So how do we take control of this change? We do it via filtering and through our people. Angela Ahrendts, former CEO of Burberry and now head of Apple Retail, states:

“The more technologically advanced our society becomes, the more we need to go back to the basic fundamentals of human communication”

It is very easy to get distracted and pulled from pillar to post, especially as we suffer from information overload, overflowing Inboxes and streams of messaging via apps. So my route to handling this, which applies both to myself as well as my team, is to be a hedgehog.

The hedgehog only does a few simple things, but it does it with a laser focus. The fox on the other hand, changes plans and strategy to try and catch the hedgehog, but almost never does.

So be a hedgehog: define what you are good at, and deliver it with increasing quality and a bucket-load of passion.

A return to simplicity

Technology is no silver bullet and better technology doesn’t automatically mean better education.TV

The Organisation for Economic Co-operation and Development (OECD) found that across more than 40 countries, students who use computers for their schoolwork, but for a slightly lower-than-average amount of time, do better than average on reading exams. Students who spend an above-average amount of time on computers at school scored lower than students who don’t use computers at all. Like everything, how helpful technology is depends on how you use it.

It has also been highlighted how job roles that require empathy, for example doctors and nurses, are better positioned to withstand the changes that technology is sweeping along its path, and with 36% of the workforce in jobs that have a high risk of being automated by 2030 (via a study by Oxford University) we need to de-mystify the confusion and complexity that technology often brings to our day-to-day existence.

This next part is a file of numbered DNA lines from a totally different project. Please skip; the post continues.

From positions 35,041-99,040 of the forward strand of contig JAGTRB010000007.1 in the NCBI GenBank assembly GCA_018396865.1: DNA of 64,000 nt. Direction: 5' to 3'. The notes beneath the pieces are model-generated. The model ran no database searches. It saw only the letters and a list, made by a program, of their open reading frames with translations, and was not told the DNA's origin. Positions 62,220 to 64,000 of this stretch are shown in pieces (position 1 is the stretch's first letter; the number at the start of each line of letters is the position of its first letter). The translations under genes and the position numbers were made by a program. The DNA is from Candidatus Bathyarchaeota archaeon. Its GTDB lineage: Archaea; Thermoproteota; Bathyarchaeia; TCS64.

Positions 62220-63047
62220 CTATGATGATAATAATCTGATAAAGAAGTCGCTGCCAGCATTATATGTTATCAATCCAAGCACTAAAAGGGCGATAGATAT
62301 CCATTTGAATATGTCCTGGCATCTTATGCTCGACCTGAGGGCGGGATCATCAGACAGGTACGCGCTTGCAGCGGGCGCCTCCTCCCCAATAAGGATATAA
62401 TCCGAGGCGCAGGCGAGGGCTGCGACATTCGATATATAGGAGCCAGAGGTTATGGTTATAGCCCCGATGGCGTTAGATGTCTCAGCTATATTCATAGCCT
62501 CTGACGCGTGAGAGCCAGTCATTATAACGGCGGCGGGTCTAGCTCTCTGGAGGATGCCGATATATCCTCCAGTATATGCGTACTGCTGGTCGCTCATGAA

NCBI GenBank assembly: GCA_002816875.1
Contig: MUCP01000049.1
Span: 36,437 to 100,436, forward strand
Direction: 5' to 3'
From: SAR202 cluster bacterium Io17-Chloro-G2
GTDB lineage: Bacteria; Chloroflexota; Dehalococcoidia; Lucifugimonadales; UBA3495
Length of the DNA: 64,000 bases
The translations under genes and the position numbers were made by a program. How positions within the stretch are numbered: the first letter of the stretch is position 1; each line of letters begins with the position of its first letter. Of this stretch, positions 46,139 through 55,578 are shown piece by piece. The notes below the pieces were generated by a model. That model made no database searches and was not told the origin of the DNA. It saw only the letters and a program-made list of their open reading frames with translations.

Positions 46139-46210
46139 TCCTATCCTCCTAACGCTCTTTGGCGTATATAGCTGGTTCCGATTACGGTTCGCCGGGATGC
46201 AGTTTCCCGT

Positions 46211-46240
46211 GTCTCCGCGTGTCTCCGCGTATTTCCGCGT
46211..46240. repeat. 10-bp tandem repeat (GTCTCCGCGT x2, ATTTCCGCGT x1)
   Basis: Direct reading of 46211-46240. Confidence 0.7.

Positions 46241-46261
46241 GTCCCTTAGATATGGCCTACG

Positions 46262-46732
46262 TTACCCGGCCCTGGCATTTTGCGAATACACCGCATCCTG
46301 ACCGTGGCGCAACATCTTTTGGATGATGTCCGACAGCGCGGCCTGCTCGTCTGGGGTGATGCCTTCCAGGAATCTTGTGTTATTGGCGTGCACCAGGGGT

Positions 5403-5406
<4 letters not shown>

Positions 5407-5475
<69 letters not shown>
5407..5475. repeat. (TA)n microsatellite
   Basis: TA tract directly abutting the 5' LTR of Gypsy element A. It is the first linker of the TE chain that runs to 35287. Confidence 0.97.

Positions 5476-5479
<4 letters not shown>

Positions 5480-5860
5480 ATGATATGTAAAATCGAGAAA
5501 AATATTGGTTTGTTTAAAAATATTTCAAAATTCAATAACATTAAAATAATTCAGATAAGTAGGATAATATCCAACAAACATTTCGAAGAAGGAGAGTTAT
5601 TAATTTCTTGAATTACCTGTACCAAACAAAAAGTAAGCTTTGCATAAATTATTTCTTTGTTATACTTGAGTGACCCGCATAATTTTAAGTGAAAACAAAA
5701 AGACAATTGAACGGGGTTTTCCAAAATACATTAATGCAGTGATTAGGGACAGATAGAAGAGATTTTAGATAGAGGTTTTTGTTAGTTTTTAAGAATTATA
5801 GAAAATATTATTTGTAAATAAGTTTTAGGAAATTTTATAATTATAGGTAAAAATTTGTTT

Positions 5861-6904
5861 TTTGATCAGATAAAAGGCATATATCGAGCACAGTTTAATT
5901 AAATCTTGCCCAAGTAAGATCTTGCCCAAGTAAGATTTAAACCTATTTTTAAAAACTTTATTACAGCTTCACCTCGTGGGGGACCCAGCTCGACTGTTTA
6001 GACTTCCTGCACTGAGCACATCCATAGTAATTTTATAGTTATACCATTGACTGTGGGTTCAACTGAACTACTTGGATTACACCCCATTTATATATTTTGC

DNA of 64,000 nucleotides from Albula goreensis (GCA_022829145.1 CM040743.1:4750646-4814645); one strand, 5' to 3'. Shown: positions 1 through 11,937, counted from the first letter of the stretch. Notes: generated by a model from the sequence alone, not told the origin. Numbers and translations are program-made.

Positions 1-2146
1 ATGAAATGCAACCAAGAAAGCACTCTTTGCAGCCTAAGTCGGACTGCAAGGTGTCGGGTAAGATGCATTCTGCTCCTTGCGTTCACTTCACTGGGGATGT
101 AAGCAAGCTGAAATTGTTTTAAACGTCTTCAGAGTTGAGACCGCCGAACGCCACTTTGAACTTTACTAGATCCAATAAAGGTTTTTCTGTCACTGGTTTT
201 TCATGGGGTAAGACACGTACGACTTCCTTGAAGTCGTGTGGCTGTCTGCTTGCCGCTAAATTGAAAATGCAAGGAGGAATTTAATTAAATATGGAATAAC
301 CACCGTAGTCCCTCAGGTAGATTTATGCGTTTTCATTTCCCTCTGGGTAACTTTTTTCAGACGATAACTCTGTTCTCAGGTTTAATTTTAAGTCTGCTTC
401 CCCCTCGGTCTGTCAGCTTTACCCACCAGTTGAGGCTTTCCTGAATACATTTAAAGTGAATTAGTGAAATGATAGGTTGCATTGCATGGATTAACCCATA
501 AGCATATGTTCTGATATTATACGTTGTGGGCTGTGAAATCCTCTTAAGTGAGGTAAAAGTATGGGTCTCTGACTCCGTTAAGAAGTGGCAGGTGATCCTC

This leads me to a paragraph of hope – during my recent travels I read about the declining numbers of subscribers to cable television. Executives in the industry believe “skinny bundles” might be one solution to halt this decline, and I picked up on that – wouldn’t skinny everything help us in the long term? Offer consumers a menu of options and let us piece together only what suits us – move us from mass production to mass customisation.

That way we get what we need, we are satisfied with what we pay, and we don’t spend hours filtering through unnecessary material. Or maybe we just shut down the TV networks at 10:30pm and ask society to read a book for 30 minutes before falling asleep.

 

Think Different

Think Different

‘Think Different’ was created in 1997 to promote Apple, and what a company and set of products they turned out to be. The statement itself is never more relevant than today.

Because of the pace that everybody works, always connected, never stopping for breath, technology has allowed some companies to become lazy, their staff converted to order processors and order takers. But that doesn’t last forever.

How about using technology to buy time in our schedule, to give us 10% of our week back to think differently, strategically and long-term? Forrester tell us that 95% of data within organisations remains untapped and 40% of companies don’t target specific customer or visitor segments. How about using technology to create market segments of one and treating customers (and learners) as individuals with unique needs.